Eloise Vaughn may have come from a wealthy family, but our girl needs a job. She's fresh out of college, working crappy temp jobs, and has just lost one of her roommates to marriage....in New York City. Is it any wonder she's stuffing crackers in her purse at a cocktail party so she has lunch for tomorrow? On top of that, the holiday season is in full swing and Eloise is alone. Her wealthy family disowned her when she married a completely unsuitable man. She nursed him through a bout of pancreatic cancer, which inevitably took his life. She's young, she's a widow, she's underemployed, and stealing crackers. And then she literally runs into Ricky Langley, who crushes the crackers.
Ricky is an entrepreneur who is tired of being pitied. It's been just over a year since his infant son died and he wants to reassure his friends, colleagues etc. that he's "fine," even though nothing will ever be "fine" again. And that means making the holiday party rounds, of which Ricky has many invitations for. He wants to avoid attempts at matchmaking, of which he's already had some run-ins. When he meets Eloise near the buffet table? It's fate. She's attractive, personable, a snappy dresser - just the kind of gal his friends would be happy to see on his arm. So they enter into an agreement. He gets her protection to get through the holiday party whirl and she'll get his help in securing a more permanent job with a decent salary.
One thing I've discovered about Meier, as an author, is that she's a big fan of The Fairy Tale. This one has Rescue Fantasy written all over it, but the author side-steps some of the more obvious pitfalls. It's the kind of story that was literally made to be a Hallmark Channel holiday movie. Eloise used to have access to family money, which means she has nice clothes with designer labels. Clothes now several years "out of fashion," which in Ricky's social circle would stick out like a sore thumb. So she "remakes" her clothes - altering them into her own designs. Being Ricky's "fake date" is basically networking for her, until of course she starts falling for the man.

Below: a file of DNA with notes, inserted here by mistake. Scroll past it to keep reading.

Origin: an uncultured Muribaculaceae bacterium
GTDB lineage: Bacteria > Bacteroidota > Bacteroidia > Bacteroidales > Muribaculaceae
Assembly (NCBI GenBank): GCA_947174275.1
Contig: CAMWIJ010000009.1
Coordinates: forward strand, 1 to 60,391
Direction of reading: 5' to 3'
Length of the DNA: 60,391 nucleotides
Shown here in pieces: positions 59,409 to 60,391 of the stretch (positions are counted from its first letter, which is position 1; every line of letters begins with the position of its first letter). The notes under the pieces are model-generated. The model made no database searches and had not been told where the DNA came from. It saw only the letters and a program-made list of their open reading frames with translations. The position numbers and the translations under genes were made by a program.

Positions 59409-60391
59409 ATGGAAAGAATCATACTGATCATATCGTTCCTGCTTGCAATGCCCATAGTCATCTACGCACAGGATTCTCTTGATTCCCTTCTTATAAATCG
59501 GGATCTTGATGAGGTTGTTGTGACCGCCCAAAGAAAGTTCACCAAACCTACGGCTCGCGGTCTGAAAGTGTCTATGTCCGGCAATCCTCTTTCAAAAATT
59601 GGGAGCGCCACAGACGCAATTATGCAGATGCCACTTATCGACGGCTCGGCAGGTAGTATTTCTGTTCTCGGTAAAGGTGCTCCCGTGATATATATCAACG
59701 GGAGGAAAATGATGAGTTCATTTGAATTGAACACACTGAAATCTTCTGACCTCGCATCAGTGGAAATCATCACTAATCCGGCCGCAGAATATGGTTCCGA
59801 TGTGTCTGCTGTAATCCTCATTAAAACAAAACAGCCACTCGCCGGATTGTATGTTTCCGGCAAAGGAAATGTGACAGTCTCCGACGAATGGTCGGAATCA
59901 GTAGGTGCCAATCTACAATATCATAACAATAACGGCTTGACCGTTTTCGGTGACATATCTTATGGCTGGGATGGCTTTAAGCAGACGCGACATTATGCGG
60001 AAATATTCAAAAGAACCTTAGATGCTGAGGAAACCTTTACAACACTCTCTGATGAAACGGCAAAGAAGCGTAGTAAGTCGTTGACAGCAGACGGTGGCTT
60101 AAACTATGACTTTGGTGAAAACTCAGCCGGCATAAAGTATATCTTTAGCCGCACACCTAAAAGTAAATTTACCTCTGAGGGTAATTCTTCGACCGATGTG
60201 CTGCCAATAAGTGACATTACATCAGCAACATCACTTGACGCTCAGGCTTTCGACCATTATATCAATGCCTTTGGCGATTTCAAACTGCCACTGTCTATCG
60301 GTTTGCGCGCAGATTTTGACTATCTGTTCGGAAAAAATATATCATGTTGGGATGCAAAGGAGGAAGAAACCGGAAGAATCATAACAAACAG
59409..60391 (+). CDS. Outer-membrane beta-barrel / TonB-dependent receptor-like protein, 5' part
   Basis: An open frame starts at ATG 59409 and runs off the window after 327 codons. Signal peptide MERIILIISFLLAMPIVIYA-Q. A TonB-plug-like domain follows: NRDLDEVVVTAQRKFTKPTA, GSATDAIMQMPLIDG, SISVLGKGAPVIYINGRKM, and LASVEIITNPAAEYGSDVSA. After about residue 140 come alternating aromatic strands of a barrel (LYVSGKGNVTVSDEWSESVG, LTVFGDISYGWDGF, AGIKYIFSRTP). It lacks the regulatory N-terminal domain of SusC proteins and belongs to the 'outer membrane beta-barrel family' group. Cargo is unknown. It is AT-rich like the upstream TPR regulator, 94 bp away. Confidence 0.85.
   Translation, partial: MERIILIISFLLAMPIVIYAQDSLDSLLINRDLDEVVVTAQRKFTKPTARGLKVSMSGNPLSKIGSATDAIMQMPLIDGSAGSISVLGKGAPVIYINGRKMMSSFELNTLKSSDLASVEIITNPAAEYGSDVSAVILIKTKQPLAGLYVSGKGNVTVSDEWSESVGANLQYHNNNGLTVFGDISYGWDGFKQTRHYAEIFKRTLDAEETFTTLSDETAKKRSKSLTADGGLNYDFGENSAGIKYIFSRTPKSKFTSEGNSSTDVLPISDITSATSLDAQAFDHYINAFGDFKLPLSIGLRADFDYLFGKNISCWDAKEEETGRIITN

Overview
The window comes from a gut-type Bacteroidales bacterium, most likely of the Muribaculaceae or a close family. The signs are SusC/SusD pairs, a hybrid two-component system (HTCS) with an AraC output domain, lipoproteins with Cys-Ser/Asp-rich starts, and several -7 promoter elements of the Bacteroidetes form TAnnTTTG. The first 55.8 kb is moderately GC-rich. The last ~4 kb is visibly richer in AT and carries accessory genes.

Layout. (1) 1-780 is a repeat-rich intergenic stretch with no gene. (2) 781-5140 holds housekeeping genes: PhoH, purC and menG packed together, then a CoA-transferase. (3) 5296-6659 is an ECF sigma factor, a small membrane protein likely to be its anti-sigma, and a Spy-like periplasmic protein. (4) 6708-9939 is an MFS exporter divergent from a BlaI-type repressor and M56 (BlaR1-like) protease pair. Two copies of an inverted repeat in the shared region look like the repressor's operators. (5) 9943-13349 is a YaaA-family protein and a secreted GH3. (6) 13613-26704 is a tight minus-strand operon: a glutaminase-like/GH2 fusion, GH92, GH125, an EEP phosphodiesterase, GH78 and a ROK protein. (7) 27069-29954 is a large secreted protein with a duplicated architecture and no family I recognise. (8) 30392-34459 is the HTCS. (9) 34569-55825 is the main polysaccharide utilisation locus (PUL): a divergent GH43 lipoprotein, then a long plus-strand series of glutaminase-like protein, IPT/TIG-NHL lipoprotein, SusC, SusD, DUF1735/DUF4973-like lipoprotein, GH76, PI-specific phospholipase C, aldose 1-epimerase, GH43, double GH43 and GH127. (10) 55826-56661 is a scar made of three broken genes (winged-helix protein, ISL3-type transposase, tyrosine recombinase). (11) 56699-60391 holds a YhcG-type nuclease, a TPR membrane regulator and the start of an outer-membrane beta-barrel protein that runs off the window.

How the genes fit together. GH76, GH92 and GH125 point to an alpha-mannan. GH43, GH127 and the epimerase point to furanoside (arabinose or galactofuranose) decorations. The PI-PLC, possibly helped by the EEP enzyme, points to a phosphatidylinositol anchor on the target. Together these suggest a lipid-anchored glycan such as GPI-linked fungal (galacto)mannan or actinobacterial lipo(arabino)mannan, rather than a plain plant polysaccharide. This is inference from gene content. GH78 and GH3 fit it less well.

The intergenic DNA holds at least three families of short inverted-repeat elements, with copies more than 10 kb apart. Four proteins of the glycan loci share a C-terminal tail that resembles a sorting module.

Another writing tic I've run across is that Meier's books have a bit of an "old-fashioned" feel to them. Sort of like those category romances you read when you were a teen. That comes into play here, mostly because of the wealthy circles the characters are traveling in. Sometimes you just stumble across something odd. Like when Ricky muses about buying Eloise a thank-you gift and thinks maybe jewelry or.....a fur. Now do people still wear and buy furs? Certainly. But a young women in her 20s? It's little things like that. In another Meier read the wealthy family (including hero) referred to their hired cook simply as "Cook."
Where this book really worked for me is with Eloise and her struggle over her feelings for Ricky. It's heartbreaking. Ricky is very tight-lipped about his past, under the guise that he doesn't want Eloise to look at him "differently" (as in, with pity). So he keeps her totally in the dark even after she hears passing bits of conversation among his social circle. She asks him. He declines. And in more will power than I would have, she doesn't snoop. She figures, he'll tell her when he tells her - if he tells her. She may care for him, but he obviously does not feel the same way about her.
But he didn't want her to know him, and he certainly didn't want to know her. He'd listened to her story with bare minimum curiosity, and when she was done talking he hadn't consoled her. Leaving her empty. Feeling like no one. Nothing. Who'd have thought going out with someone could make her so lonely?Which brings us to Ricky, who I felt was an ass for 95% of this book. Yes, you lost your son. Yes, that sucks. But this guy is an inconsiderate douche. Even though she respects his privacy, when a mutual friend mentions Eloise's past (at a bare minimum) - Ricky snoops. Finds out she was married. Gets all butt-hurt and confronts her about "being married." And then she tells her story about her husband dying, her family disowning her, yada yada yada. And even after all that, after Eloise bares her damn soul to him - he remains tight-lipped. He comes off completely selfish and hypocritical. This, of course, does bring on some good stuff because Eloise eventually does get angry with him. There are arguments. And she's right! It was good to read her smack him down.
The ending also leaves us on several problematic notes. Ricky doesn't realize what a douche he is until a third party has to tell him. Also the portrayal of his ex, the mother of his child, was completely Old School (party girl tramp yada yada yada) which especially galled since Ricky is held up as some fine example of fatherhood - when that means for him weekends and having the money to hire a nanny (dude, go sit at the back of the bus). Also the resolution to Eloise's family estrangement was just - annoying. Frankly I don't think this needed to be resolved - especially given the fact that over the course of the story Eloise makes peace with being estranged from her jerkface parents. Couldn't we have just left it at that?
So, what are we left with? A hot-and-cold running read. A yo-yo read. Just when I was ready to throw up my hands in frustration? Meier would ramp up the angst, and break my heart all over again. I was totally all over the place with this book. Part of me wanted to pull out my hair, and part of me wanted to fall into a swoon. How the heck do you "evaluate" that as a reading experience? In my case, I'm taking the easy way out.
Final Grade = C